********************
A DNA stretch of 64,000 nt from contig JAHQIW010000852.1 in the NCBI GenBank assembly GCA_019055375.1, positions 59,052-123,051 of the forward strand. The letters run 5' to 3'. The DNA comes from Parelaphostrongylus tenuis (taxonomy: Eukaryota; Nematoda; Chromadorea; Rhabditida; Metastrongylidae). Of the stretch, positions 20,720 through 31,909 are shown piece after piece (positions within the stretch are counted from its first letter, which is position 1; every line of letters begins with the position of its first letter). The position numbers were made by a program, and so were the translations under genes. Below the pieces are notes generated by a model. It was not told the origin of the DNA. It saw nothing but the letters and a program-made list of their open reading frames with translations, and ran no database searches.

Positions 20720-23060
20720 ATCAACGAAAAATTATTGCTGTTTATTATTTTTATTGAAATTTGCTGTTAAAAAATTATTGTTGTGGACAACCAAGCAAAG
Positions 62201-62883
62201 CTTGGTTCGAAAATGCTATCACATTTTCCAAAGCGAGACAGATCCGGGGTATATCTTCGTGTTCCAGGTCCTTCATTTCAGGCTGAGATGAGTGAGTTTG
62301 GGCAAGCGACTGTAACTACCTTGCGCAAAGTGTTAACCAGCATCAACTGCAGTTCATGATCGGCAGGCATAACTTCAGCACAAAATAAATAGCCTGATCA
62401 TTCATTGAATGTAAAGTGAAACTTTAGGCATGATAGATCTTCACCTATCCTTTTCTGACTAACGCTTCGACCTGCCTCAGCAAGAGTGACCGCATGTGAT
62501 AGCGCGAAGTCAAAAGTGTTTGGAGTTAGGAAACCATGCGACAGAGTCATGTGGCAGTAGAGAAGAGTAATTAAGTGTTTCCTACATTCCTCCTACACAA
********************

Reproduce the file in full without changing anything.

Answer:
A DNA stretch of 64,000 nt from contig JAHQIW010000852.1 in the NCBI GenBank assembly GCA_019055375.1, positions 59,052-123,051 of the forward strand. The letters run 5' to 3'. The DNA comes from Parelaphostrongylus tenuis (taxonomy: Eukaryota; Nematoda; Chromadorea; Rhabditida; Metastrongylidae). Of the stretch, positions 20,720 through 31,909 are shown piece after piece (positions within the stretch are counted from its first letter, which is position 1; every line of letters begins with the position of its first letter). The position numbers were made by a program, and so were the translations under genes. Below the pieces are notes generated by a model. It was not told the origin of the DNA. It saw nothing but the letters and a program-made list of their open reading frames with translations, and ran no database searches.

Positions 20720-23060
20720 ATCAACGAAAAATTATTGCTGTTTATTATTTTTATTGAAATTTGCTGTTAAAAAATTATTGTTGTGGACAACCAAGCAAAG
Positions 62201-62883
62201 CTTGGTTCGAAAATGCTATCACATTTTCCAAAGCGAGACAGATCCGGGGTATATCTTCGTGTTCCAGGTCCTTCATTTCAGGCTGAGATGAGTGAGTTTG
62301 GGCAAGCGACTGTAACTACCTTGCGCAAAGTGTTAACCAGCATCAACTGCAGTTCATGATCGGCAGGCATAACTTCAGCACAAAATAAATAGCCTGATCA
62401 TTCATTGAATGTAAAGTGAAACTTTAGGCATGATAGATCTTCACCTATCCTTTTCTGACTAACGCTTCGACCTGCCTCAGCAAGAGTGACCGCATGTGAT
62501 AGCGCGAAGTCAAAAGTGTTTGGAGTTAGGAAACCATGCGACAGAGTCATGTGGCAGTAGAGAAGAGTAATTAAGTGTTTCCTACATTCCTCCTACACAA